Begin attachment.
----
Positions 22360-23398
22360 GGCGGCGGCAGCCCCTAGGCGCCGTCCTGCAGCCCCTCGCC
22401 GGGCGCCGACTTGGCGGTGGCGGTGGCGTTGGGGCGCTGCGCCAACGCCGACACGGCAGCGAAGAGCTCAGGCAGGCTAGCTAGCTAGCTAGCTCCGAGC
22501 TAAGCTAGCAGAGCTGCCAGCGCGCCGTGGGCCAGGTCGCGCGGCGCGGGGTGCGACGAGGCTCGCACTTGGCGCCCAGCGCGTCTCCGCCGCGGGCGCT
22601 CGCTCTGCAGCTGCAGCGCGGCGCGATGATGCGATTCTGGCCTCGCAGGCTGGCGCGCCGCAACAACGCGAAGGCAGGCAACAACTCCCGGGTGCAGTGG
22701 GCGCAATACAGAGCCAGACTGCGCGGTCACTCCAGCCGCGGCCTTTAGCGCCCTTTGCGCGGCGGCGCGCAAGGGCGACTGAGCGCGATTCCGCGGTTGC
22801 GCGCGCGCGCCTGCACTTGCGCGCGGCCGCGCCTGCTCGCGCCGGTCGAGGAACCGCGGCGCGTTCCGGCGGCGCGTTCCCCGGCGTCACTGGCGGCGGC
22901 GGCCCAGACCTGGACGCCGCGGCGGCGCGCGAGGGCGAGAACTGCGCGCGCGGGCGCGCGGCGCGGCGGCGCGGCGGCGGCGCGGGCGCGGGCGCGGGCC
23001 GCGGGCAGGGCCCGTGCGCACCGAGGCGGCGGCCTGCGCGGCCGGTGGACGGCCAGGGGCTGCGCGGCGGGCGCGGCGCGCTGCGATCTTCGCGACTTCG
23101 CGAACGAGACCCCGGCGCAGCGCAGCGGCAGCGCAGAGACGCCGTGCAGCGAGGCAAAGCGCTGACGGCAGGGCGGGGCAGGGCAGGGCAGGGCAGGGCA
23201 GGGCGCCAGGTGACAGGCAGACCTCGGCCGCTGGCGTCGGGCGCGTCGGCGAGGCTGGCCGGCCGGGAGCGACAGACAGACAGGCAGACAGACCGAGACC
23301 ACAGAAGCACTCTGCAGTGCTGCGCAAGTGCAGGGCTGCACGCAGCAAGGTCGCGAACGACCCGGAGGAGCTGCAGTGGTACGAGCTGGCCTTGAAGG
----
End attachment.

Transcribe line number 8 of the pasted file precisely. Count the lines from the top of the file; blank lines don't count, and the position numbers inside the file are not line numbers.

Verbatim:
22901 GGCCCAGACCTGGACGCCGCGGCGGCGCGCGAGGGCGAGAACTGCGCGCGCGGGCGCGCGGCGCGGCGGCGCGGCGGCGGCGCGGGCGCGGGCGCGGGCC